Richard Sherman has been stirring controversy around the Seattle Seahawks for nearly a month now. On December 15 it began with an argument on the sideline following a pass play called on first and goal, and grew into openly challenging the coaches’ decisions in the locker room after that win, then spread into hostile remarks to a local reporter when asked about it the following week.
Sherman hasn’t backed down from his stance during any of these episodes, apart from regretting the personal nature of his exchange with Jim Moore. Unhappy with the way the spats have continued to be followed and covered by the press, he more recently has declined to give public press conferences and refused to speak with select reporters. These are behaviors and bristliness we’ve seen from prominent Seahawks in the past in the same parcel as successful postseason runs, so I don’t think there’s any reason to assume it causes the team much discord or inconvenience. And I’ve defended Sherman’s audacity to speak or not speak however he likes.
But the episodes have prompted several meetings with Pete Carroll, both private and in a reportedly team-wide gathering, so it’s still interesting to learn how teammates react to the conflicts. To be sure, there’s something inherently flawed about the question that generates such a quote: If teammates having to be asked about an issue outside football is self-defined as distracting, then asking a player’s teammates about those issues validates its distractiveness. Nevertheless, the degree of candor teammates use to color their responses can sometimes tip the locker room mood around such events.
In a ranging interview with hip hop and culture magazine Complex published Friday, Sherman’s injured teammate and fellow cornerstone of the defensive backfield, Earl Thomas, also defended Sherman’s prerogative to invite controversy onto himself: “If he’s using it as a source of motivation, or if it’s going to help him play better, I’m all for it,” Thomas said. And then he added: “I just think it is unnecessary.”
In addition to Sherman, Thomas discusses how an encounter with Michael Jordan, who pays Thomas to endorse his Nike apparel, inspired Thomas to desire more than one championship—which should be good news for Seahawks fans. Thomas also plays word association with the word “raindrop” (get it? because Seattle) by quoting Migos lyrics and describes his rehabilitation process. And it’s good to know Earl is still riding for his beef jerky brand.
Thomas didn’t bring up the Sherman thing himself but he did definitely label the move “a distraction, especially at this point of the season” (emphasis mine). Because of the focus on the playoffs, these comments coming out the day before the Wild Card game against the Detroit Lions are sure to generate their own cycle of inquiry, although it doesn’t seem like Sherman himself will much cooperate with the act. I also wouldn’t be too terribly worried that Thomas’s remarks telegraph any discontent with Sherman within the halls of VMAC or generate extra adversity Saturday.
Thomas is known as a candid speaker himself, and has let go is own brand of light challenges toward Seattle’s players and coaching staff during his relegation as the team’s Twitter-guardian angel. And it’s also that Earl is Earl. Thomas is a sensitive guy to begin with, and has been willing to call out distractions as he finds them before. In September, Thomas described the meetings and activities before the Doug Baldwin-led “display of unity” during the national anthem as a “distraction” but later expressed confidence after Sherman’s initial disagreement with Darrell Bevell that the incident wouldn’t become a distraction.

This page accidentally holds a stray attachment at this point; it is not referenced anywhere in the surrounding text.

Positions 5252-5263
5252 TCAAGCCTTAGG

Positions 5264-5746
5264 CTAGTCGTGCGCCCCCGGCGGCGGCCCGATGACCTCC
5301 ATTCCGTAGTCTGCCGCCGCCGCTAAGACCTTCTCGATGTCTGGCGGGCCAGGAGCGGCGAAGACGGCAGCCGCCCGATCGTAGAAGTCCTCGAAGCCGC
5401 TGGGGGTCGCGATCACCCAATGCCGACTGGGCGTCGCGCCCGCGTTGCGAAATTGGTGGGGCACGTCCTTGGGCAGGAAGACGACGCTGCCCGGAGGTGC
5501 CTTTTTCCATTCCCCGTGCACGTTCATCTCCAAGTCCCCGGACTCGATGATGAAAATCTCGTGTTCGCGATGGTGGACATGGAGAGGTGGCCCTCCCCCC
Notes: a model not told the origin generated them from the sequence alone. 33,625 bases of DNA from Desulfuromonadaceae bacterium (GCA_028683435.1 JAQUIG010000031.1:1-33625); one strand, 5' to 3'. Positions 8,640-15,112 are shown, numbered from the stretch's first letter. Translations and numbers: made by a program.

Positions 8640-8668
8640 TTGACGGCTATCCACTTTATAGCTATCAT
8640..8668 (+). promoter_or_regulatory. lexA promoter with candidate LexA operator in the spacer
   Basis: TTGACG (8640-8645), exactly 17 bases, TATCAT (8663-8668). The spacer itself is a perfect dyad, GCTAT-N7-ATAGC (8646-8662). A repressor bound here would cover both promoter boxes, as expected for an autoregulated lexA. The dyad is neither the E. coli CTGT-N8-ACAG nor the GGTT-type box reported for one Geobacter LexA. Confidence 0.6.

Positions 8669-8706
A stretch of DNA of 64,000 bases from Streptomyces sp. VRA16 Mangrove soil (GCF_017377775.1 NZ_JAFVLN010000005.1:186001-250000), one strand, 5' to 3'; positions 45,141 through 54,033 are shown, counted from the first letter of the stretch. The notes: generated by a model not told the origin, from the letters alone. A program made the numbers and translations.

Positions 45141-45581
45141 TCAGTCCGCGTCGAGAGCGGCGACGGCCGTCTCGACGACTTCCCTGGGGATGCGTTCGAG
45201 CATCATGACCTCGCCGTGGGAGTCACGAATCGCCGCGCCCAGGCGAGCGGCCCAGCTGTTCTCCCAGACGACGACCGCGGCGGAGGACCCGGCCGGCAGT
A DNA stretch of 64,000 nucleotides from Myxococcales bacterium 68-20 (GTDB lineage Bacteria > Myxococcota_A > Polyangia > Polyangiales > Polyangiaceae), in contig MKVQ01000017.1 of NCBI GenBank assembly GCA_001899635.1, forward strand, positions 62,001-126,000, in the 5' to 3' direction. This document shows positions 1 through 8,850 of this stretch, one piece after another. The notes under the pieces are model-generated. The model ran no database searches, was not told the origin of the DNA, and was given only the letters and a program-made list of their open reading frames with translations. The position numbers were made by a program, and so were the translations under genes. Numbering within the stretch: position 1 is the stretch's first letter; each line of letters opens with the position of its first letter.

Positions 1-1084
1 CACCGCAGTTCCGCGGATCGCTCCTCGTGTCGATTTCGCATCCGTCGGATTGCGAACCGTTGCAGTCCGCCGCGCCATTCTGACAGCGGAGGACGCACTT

Baldwin, for his part, mentioned in a Robert Klemko article on MMQB earlier this week that he thinks Sherman is acting out as a response to the vulnerability his unit has shown since Thomas broke his leg in week 14. “I think there’s frustration with the lack of production with those guys who have replaced Earl and Kam,” Baldwin told Klemko, which I find at least as interesting a quote as anything Thomas said.
Klemko’s profile on Sherman depends on a worn and troublesome contrast of Sherman the Stanford student and Sherman the product of Compton, California—the character divide is introduced in the piece by current Stanford coach David Shaw, but it’s a disingenuous way of crediting everything Sherman says that’s well-spoken to Stanford University, while everything rambuctionctious or uncontrolled represents Compton. As if it wasn’t Richard Sherman from Compton who got himself to Stanford, or as if Sherman wouldn’t be as thoughtful and considered in most of his conversation had he gone to a different school. As if Sherman would be a jerk or a dummy without Stanford as proof that he couldn’t be. Anyway, aside from this overplayed gimmick, the article is worth reading for seeing the support Sherman has from other teammates.
“If I’ve burned bridges,” Sherman tells Klemko, “they’re not in this building.” And that’s backed up by nuggets and anecdotes from Jimmy Graham, Kelcie McCray and Baldwin.
Baldwin continues his thought about Sherman’s frustration with the replacement players like McCray, Steven Terrell and Jeron Johnson: “He’s got to be that helping hand for those guys that aren’t normally back there.”
That’s advice I could extend to Earl Thomas as well, but the most interesting part about all this dialog remains how much their different responses reveals these players as individuals who don’t all believe the same doctrine.